This isn’t going to be very funny, or witty, or humorous, my friends, but I still think you’ll relate to my son-of-a-bitch of an inner critic. In fact, I daresay you have one too – possibly a bit less crass, a bit nicer, but you’ve got one nonetheless.
I’m heading in to surgery the day before my 41st birthday. While finishing up my last semester of college I found a lump in my throat which I blatantly ignored as I studied for finals, wrote my senior thesis, and waited on the edge of my seat to find out if my Valedictorian nomination would mean I had to give a speech to thousands of kids, twenty-some years younger than I, wearing green gowns and caps with yellow tassels.
While I ignored this lady lump on the surface, my subconscious was busy deciding that I needed to move home to be closer to family. Everyone in my circle asked after my plans “where will you live?” or “what will you do?” I had no idea and, for the first time in my life, I didn’t see a clear vision of my future or of what I wanted.
Now I know why.
After I settled into my brother’s house with three other adults, four children, and a passel of dogs, my conscious mind told me to get my shit together and deal with the lump. I went in for tests and was diagnosed with Hashimoto’s Thyroiditis. (Typically, I adore all things Asian, this. . . not so much.) I was told I needed an ultrasound and when the technician spent an inordinately long amount of time in the same two spots, and then called in her supervisor, I knew something wasn’t right. I mean, I know they’re not allowed to tell you anything, and I’m not a rocket scientist, but their faces, mannerisms, and excessive picture taking was clue enough for my dim wit.
After it was confirmed that I had, not one, but a few lady lumps, I was told I needed a biopsy to see if the big “C” was present. I’m not afraid of needles, per se, but when said needles are mining around in your throat like a jackhammer on a Saturday morn in New York City, it tends to get a bit intense.
Then I waited. And I waited, and I waited for that path report. For eleven days my Inner Critic and I argued back and forth:
Inner Critic: You have cancer, you git. It’s all those Nerd Ropes you’ve eaten over the years. Not to mention the Sunkist Orange soda and countless hours spent in front of the tv playing Zelda.
Me: I don’t have cancer.
Inner Critic: Yeah you do, and when you were thirteen you stole a pack of your mom’s cigarettes so you could look cool and twenty-some years later you’re still huffing, trying to look cool inside. Your best friend is a menthol light.
Me: I don’t have cancer.
Inner Critic: You’re going to die right after you’ve moved home to be closer to your family. Look at all those years you were away. Look at all you missed. What? So you could go to a Journey concert and ride on a tractor? So you could dive out of a plane? So you could learn to surf and be the only white girl dancing the soul train? So you could finish college with the most marketable degree ever? Ha! English/Creative Writing and Religious Studies? The recruiters are just lining up, aren’t they? You’re a selfish bitch.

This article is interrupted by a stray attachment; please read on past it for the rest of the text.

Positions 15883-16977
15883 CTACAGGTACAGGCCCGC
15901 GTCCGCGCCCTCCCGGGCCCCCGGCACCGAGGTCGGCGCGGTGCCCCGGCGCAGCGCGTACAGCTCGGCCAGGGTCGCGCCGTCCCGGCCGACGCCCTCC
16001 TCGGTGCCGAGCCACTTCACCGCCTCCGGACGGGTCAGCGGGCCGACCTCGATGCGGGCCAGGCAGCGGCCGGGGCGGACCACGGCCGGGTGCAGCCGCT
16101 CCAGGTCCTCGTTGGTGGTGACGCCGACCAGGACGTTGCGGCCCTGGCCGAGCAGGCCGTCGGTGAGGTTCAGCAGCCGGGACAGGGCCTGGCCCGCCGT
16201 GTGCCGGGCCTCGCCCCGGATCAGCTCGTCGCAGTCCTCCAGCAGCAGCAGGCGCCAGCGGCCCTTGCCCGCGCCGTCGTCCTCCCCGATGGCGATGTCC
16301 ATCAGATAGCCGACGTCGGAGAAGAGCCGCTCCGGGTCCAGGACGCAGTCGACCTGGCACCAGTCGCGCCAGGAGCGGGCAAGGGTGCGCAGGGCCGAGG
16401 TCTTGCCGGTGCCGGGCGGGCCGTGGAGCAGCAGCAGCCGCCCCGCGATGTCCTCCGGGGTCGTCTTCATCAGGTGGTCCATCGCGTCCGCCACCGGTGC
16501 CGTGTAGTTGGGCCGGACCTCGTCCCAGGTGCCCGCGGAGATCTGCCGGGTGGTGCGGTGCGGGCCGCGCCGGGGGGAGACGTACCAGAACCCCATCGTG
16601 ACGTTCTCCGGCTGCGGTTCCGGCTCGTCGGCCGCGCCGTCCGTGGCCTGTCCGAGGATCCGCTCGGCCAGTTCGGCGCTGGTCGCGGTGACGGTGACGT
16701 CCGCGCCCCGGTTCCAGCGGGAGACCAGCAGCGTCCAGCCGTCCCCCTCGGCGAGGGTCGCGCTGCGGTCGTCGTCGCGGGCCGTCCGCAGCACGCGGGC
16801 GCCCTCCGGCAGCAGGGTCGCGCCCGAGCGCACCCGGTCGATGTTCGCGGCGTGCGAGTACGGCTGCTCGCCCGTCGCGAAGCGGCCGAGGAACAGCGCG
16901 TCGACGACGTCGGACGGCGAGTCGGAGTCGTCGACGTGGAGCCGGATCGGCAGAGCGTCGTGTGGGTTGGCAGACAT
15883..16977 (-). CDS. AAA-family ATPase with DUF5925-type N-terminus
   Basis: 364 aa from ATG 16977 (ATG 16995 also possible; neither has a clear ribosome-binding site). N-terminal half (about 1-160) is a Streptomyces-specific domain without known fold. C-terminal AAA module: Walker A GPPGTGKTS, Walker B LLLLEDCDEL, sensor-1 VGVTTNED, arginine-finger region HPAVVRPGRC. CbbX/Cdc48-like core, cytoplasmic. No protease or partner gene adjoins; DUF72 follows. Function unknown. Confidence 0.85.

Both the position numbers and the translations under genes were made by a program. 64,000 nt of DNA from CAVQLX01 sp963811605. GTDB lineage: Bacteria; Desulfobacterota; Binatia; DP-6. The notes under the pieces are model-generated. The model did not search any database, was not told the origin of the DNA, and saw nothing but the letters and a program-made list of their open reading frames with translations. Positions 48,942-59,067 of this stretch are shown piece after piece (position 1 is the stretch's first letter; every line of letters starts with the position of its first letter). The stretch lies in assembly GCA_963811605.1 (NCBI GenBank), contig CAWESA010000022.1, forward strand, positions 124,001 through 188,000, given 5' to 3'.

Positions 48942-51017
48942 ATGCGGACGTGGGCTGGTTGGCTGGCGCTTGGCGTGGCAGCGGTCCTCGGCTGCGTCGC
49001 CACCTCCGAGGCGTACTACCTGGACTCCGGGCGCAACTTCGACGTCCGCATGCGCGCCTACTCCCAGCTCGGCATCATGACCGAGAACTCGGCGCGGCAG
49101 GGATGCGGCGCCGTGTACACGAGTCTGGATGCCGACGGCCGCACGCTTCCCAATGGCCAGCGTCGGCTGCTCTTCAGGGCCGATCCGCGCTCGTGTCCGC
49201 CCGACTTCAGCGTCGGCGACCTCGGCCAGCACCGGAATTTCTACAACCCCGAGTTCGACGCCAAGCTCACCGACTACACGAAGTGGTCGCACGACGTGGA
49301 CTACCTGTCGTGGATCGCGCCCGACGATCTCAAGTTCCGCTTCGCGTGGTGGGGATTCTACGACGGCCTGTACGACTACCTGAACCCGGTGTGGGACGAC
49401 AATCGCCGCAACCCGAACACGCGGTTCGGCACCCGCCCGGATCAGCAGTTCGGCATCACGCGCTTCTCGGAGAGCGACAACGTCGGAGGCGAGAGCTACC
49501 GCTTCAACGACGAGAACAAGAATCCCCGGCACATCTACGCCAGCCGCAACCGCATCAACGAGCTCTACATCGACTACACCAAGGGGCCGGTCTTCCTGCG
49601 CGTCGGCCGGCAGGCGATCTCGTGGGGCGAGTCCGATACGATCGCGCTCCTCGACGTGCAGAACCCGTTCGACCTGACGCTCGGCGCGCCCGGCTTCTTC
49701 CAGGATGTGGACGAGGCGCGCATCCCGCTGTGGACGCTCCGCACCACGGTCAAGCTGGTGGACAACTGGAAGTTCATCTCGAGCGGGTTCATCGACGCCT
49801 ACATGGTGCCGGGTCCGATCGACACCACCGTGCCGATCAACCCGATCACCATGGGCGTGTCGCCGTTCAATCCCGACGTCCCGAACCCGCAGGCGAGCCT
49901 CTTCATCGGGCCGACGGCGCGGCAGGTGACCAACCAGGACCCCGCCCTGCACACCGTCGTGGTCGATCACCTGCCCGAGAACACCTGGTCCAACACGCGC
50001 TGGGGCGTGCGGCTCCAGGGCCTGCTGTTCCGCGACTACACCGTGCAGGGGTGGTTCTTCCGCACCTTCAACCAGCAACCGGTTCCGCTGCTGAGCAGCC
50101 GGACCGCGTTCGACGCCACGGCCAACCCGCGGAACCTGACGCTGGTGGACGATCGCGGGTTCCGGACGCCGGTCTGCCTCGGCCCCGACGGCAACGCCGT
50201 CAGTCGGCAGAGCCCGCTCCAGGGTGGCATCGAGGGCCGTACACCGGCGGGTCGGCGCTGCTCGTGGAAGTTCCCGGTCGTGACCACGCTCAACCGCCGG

Me: . . .
Inner Critic: You should have never laid out on the trampoline sunbathing with tinfoil under your thighs. You should have never microwaved your popcorn.
And the dialogue continues.
Then the nurse called.
My lumps were non-diagnostic. Essentially, in laymen’s terms, they have no unearthly idea if they’re cancerous or not. So, the doctor recommended a surgeon and I’m to have my thyroid and these lumps removed posthaste.
This isn’t an easy decision for someone who believes in the emotional correlation to physical illness. My Inner Critic and I had a few choice words over this as well:
Inner Critic: What do you need your thyroid and those lady lumps for? Decoration? A place to hang your scarves?
Me: But what if I can just deal with the emotional issues behind this and get well on my own?
Inner Critic: Who do you think you are? Louise-f*cking-Hay? Why don’t you just write an affirmation on the mirror with that ugly ruby red lipstick you wore last Halloween. Poof! You’re healed.
Me: I feel like these lumps are a manifestation of the fact that I’m not using my voice. I’m not writing.
Inner Critic: Well, laddddeeeee-f*cking-dah.
Me: It just feels so circular. I’m not writing so I’ve developed a health condition that’s screaming at me to use my voice. I’m not writing BECAUSE I have a health condition that’s affecting my voice.
Inner Critic: Get over yourself Louise, you’ve got lipstick on your teeth. You’re going to die before you’ve finished your novel and you will have wasted your life and your purpose.
Yup, my Inner Critic is the meanest a-hole I’ve ever encountered.
This is far from over.
Is it just me or does anyone else have a NASTY inner critic? Is it possible to bring healing to our inner critics? How do you get your inner critic to shut its piehole? Advice wholly welcome.